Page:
In addition to those three arguments, the return value of the onerror handler is significant. Browsers typically display an error message in a dialog box or in the status line when an error occurs. If the onerror handler returns true, it tells the system that the handler has handled the error and that no further action is necessary--in other words, the system should not display its own error message. For example, if you do not want your users to be pestered by error messages, no matter how buggy the code you write is, you could use a line of code like this at the start of all your JavaScript programs:

self.onerror = function( ) { return true; }

Of course, doing this will make it very difficult for users to give you feedback when your programs fail silently without producing error messages.

We'll see a sample use of an onerror handler in Example 14-1. That example uses the onerror handler to display the error details to the user and allow the user to submit a bug report containing those details.

Note that the onerror error handler is buggy in Netscape 6. Although the function you specify is triggered when an error occurs, the three arguments that are passed are incorrect and unusable. Netscape 6 and other browsers that support JavaScript 1.5 have an alternative means of catching and handling errors, however: they can use the try/catch statement. (See Chapter 6 for details.)

The Navigator Object

The Window.navigator property refers to a Navigator object that contains information about the web browser as a whole, such as the version and a list of the data formats it can display. The Navigator object is named after Netscape Navigator, but it is also supported by Internet Explorer. IE also supports clientInformation as a vendor-neutral synonym for navigator. Unfortunately, Netscape and Mozilla do not support this property.

The Navigator object has five main properties that provide version information about the browser that is running:

The simple name of the web browser.
The version number and/or other version information for the browser. Note that this should be considered an "internal" version number, since it does not always correspond to the version number displayed to the user. For example, Netscape 6 reports a version number of 5.0, since there never was a Netscape 5 release. Also, IE Versions 4 through 6 all report a version number of 4.0, to indicate compatibility with the baseline functionality of fourth-generation browsers.
The string that the browser sends in its USER-AGENT HTTP header. This property typically contains all the information in both appName and appVersion.
The code name of the browser. Netscape uses the code name "Mozilla" as the value of this property. For compatibility, IE does the same thing.
The hardware platform on which the browser is running. This property was added in JavaScript 1.2.

The following lines of JavaScript code display each of these Navigator object properties in a dialog box:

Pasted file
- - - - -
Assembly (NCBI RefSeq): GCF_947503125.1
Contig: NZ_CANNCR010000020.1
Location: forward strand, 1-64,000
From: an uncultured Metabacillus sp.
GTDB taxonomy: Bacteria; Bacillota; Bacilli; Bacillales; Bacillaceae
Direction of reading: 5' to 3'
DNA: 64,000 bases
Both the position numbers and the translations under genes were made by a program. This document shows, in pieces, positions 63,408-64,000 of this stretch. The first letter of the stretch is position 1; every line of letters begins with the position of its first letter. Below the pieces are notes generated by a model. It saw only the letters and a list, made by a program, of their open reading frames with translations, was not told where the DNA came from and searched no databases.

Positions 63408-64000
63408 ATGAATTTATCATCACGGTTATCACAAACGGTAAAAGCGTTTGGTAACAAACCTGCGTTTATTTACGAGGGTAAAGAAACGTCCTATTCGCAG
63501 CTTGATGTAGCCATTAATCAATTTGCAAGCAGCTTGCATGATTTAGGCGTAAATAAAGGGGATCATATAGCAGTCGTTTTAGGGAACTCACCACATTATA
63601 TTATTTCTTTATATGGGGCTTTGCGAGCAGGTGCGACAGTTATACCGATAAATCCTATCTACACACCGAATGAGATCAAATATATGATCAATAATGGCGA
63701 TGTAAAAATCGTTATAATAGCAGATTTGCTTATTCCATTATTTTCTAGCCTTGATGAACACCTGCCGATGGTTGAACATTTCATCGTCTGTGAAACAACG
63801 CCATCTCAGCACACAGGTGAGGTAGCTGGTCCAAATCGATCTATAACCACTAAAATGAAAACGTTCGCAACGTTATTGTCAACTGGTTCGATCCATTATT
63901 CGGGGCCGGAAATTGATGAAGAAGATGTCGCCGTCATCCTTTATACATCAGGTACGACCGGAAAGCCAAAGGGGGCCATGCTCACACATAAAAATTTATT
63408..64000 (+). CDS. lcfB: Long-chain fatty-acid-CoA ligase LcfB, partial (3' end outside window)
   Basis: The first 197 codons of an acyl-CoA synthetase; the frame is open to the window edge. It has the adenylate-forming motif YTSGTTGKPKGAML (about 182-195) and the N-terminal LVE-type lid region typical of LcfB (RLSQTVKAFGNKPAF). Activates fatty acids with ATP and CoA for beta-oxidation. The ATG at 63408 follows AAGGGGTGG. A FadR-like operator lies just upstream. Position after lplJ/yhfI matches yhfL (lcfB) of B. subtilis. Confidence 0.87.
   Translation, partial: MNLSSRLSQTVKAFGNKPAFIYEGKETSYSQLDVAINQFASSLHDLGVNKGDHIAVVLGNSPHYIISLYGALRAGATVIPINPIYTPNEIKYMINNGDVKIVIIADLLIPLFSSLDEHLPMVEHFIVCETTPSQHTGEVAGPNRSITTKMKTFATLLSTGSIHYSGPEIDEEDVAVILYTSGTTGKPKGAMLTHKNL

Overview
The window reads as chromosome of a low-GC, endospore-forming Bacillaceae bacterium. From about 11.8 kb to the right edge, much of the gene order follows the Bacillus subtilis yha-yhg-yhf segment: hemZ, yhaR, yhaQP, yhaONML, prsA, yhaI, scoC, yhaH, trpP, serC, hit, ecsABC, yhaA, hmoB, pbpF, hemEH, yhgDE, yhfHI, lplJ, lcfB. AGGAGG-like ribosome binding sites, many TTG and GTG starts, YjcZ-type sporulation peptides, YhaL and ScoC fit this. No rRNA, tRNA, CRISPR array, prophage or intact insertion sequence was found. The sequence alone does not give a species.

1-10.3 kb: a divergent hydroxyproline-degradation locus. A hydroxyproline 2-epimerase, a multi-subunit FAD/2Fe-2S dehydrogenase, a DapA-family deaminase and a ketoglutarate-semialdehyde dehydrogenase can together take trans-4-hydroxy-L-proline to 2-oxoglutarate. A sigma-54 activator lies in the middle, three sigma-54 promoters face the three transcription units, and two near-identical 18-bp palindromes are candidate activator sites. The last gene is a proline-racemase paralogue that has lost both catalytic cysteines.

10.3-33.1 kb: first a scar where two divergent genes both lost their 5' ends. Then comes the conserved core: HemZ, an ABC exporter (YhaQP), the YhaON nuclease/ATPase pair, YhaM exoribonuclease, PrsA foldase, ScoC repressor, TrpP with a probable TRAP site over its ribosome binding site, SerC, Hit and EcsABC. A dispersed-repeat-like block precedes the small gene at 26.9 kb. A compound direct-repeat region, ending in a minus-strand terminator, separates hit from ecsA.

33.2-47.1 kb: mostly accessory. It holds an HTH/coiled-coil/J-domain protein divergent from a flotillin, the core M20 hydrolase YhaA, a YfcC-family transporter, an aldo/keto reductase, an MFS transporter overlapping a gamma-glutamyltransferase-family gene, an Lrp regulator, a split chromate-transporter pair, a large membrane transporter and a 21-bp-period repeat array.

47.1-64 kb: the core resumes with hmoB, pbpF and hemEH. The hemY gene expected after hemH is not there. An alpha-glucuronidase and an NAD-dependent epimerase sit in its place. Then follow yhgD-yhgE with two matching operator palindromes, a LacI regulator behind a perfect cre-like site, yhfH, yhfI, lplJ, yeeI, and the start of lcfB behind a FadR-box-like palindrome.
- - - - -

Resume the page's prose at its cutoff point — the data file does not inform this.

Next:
var browser = "BROWSER INFORMATION:\n";
for(var propname in navigator) {
    browser += propname + ": "
    + navigator[propname] + "\n"

Figure 13-2 shows the dialog box displayed when the code is run on IE 6.

Screen shot.
Figure 13-2. Navigator object properties

As you can see from Figure 13-2, the properties of the Navigator object have values that are sometimes more complex than we are interested in. We are often interested in only the first digit of the appVersion property, for example. When using the Navigator object to test browser information, we often use methods such as parseInt( ) and String.indexOf( ) to extract only the information we want. Example 13-3 shows some code that does this: it processes the properties of the Navigator object and stores them in an object named browser. These properties, in their processed form, are easier to use than the raw navigator properties. The general term for code like this is a "client sniffer," and you can find more complex and general-purpose sniffer code on the Internet. (See, for example, The Ultimate JavaScript Client Sniffer.) For many purposes, however, something as simple as that shown in Example 13-3 works just fine.

Example 13-3: Determining browser vendor and version

 * File: browser.js
 * Include with: <script SRC="browser.js"></script>
 * A simple "sniffer" that determines browser version and vendor.
 * It creates an object named "browser" that is easier to use than
 * the "navigator" object.
// Create the browser object
var browser = new Object(  );
// Figure out the browser's major version
browser.version = parseInt(navigator.appVersion);
// Now figure out if the browser is from one of the two
// major browser vendors. Start by assuming it is not.
browser.isNetscape = false;
browser.isMicrosoft = false;
if (navigator.appName.indexOf("Netscape") != -1) 
    browser.isNetscape = true;
else if (navigator.appName.indexOf("Microsoft") != -1)
    browser.isMicrosoft = true;